Kiosk #4 – Passive Income

This kiosk, located at the entrance of the town’s not-so-busy railway station, looks like it is not the primary business of its owners. The one 20-something chap who tends the store did not even know the cost of TOI the first time I bought it from him. It may be true that he was new then but I still see him check the rate before giving me the balance to the 10-rupee coin that I hand him. Located in the walking area of the station as an enroachment, it has a medium-sized display (like half of that of kiosk #3), a small plastic chair, and a separate section where the guy keeps a huge water bottle. I don’t usually see many people buying from him because everyone is trying to catch their train that’s already on the platform. But the guy is not much bothered either because he is probably in a game of PUBG locking horns with the under-performing employee of kiosk #3.


These are where I spend two minutes of my life every day not just buying newspapers but assessing and judging people who sell them to me without ever knowing that I have written short descriptions about them and criticized them for enroaching public space on a medium that is trying to kill their business. TN.

Featured image courtesy: Unsplash

Flyers In My Soup

Jug Suraiya once wrote a column in TOI about the proportion of news and advertisements in newspapers nowadays. The front 2-3 pages have gigantic snippets of an automobile or a wrist watch brand or worse some construction developer singing its own wild praises. Then there are dedicated classified pages on weekends. Not to forget how there was a special 4-page paper stuffed with TOI’s bundle on the eve of Akshaya Tritiya which claimed to have all info about the occasion; it was filled with advertisements. I understand how nicely it generates revenue for the newspapers. I even understand Volkswagen‘s bizarre ad technique of placing a sensor-based sound chip in one of TOI’s editions. I also learned how a 60-year old lady fainted after she grabbed that edition from her veranda in the morning only to hear a gruff voice-over. They annoy, all right but it is when the local newspaper distributors add to the nightmare.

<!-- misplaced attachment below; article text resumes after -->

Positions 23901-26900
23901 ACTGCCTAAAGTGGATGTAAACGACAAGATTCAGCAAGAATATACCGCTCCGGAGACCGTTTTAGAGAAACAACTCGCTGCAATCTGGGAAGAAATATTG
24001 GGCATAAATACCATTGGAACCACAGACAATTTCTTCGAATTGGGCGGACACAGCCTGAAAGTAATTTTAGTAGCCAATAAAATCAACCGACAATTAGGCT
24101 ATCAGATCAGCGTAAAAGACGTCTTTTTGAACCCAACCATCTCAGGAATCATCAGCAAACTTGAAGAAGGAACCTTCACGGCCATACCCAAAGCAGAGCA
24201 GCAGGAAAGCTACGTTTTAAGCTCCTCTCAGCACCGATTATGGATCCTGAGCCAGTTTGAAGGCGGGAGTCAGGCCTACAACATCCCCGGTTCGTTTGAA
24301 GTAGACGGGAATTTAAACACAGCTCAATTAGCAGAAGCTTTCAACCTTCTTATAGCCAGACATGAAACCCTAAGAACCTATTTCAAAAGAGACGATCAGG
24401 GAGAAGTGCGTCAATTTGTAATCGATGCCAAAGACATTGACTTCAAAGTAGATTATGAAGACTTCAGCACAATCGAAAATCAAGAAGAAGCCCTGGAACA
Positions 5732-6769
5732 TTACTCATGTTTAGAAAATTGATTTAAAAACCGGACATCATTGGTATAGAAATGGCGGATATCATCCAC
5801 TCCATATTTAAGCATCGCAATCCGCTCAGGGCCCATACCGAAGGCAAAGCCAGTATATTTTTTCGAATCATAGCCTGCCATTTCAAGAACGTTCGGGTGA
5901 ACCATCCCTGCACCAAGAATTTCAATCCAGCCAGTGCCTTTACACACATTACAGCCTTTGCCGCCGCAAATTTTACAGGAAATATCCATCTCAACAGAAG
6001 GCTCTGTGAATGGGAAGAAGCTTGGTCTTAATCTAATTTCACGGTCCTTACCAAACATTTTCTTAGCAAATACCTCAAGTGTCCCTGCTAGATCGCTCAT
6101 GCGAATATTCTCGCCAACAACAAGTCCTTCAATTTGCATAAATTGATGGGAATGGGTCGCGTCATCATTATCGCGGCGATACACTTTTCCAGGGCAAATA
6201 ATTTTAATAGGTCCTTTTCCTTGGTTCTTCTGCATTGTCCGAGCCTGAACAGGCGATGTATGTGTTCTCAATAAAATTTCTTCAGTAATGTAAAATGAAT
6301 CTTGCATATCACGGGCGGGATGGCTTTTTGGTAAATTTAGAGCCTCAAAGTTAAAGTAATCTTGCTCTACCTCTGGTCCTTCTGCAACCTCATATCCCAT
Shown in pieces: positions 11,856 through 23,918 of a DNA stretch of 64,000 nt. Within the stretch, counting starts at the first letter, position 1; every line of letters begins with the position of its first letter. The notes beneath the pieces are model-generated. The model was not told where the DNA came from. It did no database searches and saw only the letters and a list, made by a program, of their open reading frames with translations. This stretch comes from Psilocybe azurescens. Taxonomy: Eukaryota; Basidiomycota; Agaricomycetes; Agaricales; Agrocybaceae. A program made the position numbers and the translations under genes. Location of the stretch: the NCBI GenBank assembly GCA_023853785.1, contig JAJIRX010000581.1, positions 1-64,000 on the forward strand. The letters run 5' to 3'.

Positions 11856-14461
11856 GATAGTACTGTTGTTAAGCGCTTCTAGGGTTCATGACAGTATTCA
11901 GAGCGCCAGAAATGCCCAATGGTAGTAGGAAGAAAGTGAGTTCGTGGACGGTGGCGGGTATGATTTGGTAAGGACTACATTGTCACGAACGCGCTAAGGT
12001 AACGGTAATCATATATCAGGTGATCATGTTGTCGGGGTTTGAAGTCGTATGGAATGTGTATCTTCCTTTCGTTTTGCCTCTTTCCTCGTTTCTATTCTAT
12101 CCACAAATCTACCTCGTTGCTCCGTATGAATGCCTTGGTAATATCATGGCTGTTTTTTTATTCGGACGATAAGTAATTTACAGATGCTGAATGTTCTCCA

Everyday, for years now, whenever I open the main paper of TOI at least 8-10 flyers slip out. Last week it so happened that I was enjoying my tomato soup when I decided to read. I kept the dish to my left on the couch, grabbed the paper from the teapoy and turned to my left to get a cosy posture. Four flyers dived into the bowl like few daredevils did last month from Burj Khalifa.

The first one was a black and white, extremely low quality flyer advertising some camp nearby giving out “free” thyroid check-up for 501 rupees. The next was in solid navy blue printed on bonded pastel paper; some developer in Dombivali requesting ideas for a township. 2 flyers of the same kind, there were. Next, a white & pink leaflet publicizing a women’s gym with a well-built man’s photo on it. I wonder what it was suggesting.

So they all found haven in my soup for few seconds before I studied them and slipped back in where they came from, owing to the fact that raddiwalas give you 11 rupees for a kilogram of these newspapers. Shamelessly stingy, eh?

2 points to be noted here:
1. The local newspaper boys do not have the sincerity of slipping the flyers correctly in every newspaper. They are getting paid for it but they insert 3-4 flyers in one pack to reduce their work, which further limits the reach of the ad.
2. Beat the newspaper on a wall a couple times before you place it on the breakfast table or teapoy. All the flyers that happen to be waiting inside to sip on your soup or milk or tea will know where they actually belong. Or better, do what I do with those innocent flyers; they deserve the recycler.